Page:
Greg Johnson, | June 6, 2019

Ice hockey rules committee proposes clarification to video review

Minnesota Duluth wins back-to-back hockey titles

The NCAA Men’s and Women’s Ice Hockey Rules Committee proposed that all video reviews for offsides or too many players on the ice infractions leading to a goal in the regular season be reviewed by coach’s challenges only.

Currently, these potential infractions can be reviewed by a coach’s challenge or at the on-ice officials’ discretion in the last 10 minutes of a game or in the overtime period.

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All rules changes must be approved by the NCAA Playing Rules Oversight Panel, which is scheduled to consider the ice hockey rules recommendations via conference call July 24.  

Committee members, who met this week in Indianapolis, thoroughly discussed all aspects of video review and decided the sport is best served by handling these two scenarios through the coach’s challenge system.

The pace and flow of the game should be enhanced because there would be fewer stoppages in play.

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“Our goal coming into the meeting was to evaluate all the rules changes made last year,” said Wayne Dean, committee chair and deputy director of athletics at Yale. “We wanted to determine if we needed to adjust any rules due to unintended consequences. The feedback we received from the membership was the video replay criteria was confusing and caused delays in the game. The committee’s goal is to simplify the process. We feel we accomplish this with the adjustment.”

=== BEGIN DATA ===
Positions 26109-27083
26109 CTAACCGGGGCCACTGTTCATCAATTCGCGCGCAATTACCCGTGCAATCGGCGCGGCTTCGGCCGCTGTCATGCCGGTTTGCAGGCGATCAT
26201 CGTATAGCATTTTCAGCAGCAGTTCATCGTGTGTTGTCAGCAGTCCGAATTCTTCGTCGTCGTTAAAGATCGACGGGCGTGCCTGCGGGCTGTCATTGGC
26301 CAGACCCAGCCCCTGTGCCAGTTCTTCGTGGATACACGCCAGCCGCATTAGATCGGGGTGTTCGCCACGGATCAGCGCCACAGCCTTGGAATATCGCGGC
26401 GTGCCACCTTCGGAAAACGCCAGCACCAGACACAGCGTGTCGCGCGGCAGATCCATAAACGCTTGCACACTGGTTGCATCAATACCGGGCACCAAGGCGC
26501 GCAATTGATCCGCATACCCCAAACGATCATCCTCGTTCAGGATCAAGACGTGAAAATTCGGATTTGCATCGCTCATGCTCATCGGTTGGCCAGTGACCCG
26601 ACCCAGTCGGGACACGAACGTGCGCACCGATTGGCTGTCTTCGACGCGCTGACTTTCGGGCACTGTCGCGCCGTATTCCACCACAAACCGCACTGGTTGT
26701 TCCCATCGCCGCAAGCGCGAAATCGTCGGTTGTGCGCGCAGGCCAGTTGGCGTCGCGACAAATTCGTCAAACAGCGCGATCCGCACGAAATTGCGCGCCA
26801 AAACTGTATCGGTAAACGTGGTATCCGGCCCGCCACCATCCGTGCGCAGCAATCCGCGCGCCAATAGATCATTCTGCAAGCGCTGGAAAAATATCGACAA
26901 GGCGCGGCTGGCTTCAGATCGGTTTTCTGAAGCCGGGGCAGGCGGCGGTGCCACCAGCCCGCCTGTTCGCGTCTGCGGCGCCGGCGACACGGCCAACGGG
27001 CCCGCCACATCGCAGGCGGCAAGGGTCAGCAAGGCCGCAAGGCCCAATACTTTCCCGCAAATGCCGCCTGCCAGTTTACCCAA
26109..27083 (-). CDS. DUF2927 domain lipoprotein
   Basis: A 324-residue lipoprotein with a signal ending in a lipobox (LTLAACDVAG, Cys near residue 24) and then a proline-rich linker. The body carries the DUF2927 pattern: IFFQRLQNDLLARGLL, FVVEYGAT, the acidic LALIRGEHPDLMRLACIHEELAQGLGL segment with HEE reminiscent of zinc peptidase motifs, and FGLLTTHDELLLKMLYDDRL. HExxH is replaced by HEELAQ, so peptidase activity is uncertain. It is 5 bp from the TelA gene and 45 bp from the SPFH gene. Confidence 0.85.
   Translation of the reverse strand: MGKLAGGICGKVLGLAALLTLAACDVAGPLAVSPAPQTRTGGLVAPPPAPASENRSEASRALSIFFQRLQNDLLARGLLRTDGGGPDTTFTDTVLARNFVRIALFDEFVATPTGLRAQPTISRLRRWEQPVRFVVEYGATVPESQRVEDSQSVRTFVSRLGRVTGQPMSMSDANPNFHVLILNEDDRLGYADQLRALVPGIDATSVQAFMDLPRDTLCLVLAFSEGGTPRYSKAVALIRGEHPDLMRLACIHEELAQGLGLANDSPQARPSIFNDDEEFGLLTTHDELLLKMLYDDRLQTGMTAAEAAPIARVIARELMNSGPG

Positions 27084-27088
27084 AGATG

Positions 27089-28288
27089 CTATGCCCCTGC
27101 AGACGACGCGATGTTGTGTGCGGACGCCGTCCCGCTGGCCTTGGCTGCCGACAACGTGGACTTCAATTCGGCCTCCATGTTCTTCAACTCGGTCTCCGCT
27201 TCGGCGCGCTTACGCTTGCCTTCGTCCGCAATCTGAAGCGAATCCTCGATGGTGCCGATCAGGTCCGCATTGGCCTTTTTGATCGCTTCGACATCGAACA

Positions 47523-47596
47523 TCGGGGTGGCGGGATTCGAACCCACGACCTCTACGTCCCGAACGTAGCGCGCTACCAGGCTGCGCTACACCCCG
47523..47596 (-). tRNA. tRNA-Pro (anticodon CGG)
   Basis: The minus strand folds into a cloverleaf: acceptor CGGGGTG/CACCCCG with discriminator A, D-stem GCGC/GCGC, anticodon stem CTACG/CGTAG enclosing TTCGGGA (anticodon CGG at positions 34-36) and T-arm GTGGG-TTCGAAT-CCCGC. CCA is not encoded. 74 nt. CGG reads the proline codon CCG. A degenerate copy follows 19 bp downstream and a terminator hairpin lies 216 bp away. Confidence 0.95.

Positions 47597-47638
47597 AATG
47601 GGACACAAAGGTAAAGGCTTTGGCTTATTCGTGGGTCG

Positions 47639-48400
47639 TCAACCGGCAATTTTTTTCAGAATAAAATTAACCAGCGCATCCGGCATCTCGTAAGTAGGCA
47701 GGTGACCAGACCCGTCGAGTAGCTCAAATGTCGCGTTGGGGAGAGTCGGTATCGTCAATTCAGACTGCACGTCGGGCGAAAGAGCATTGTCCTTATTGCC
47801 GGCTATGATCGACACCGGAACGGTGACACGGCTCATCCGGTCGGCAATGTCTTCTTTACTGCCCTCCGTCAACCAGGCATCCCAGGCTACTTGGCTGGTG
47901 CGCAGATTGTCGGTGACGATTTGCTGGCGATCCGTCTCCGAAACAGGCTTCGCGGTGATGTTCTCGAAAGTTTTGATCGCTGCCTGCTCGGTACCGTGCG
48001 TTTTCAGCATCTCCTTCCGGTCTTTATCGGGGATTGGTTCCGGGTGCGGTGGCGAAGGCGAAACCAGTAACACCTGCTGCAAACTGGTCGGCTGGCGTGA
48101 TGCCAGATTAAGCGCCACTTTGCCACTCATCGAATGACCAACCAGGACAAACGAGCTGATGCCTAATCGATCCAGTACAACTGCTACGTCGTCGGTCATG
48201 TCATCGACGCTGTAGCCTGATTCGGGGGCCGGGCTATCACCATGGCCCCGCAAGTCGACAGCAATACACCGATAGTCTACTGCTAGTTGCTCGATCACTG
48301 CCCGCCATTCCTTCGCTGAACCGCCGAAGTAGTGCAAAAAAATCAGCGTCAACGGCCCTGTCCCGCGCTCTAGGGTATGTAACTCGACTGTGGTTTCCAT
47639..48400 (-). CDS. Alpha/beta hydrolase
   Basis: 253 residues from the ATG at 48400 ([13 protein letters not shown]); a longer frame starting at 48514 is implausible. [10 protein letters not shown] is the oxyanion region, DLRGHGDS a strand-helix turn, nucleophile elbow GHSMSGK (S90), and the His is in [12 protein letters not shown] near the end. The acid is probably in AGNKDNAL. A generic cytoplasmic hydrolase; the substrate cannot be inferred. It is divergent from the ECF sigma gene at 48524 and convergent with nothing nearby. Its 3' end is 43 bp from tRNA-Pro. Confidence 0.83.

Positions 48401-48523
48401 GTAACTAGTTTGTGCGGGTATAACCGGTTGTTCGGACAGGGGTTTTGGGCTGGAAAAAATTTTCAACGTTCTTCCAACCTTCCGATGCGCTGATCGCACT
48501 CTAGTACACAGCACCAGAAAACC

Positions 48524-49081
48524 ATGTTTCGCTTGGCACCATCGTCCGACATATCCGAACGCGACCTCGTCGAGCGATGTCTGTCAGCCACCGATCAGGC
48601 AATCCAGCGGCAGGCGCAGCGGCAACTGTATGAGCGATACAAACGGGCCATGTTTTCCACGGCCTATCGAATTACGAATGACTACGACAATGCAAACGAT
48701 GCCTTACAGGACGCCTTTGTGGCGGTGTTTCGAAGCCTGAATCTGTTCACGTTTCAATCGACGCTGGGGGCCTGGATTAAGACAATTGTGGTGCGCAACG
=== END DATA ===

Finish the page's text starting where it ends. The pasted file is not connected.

In all other instances in which video review is allowed, reviews may be initiated by a coach’s challenge or at the discretion of the on-ice official. 

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The committee recommended that all regular-season tournament games must be played in the same manner as regular-season games, with one exception. If the game is tied after regulation play, a five-minute 5-on-5 sudden-death overtime period must be played. If the game remains tied following this period, regular-season tournaments have the option of using one of the following formats:

  • A shootout.
  • A five-minute 3-on-3 sudden-death period followed by a sudden-death shootout.
  • 20-minute sudden-death overtime periods, the one exception.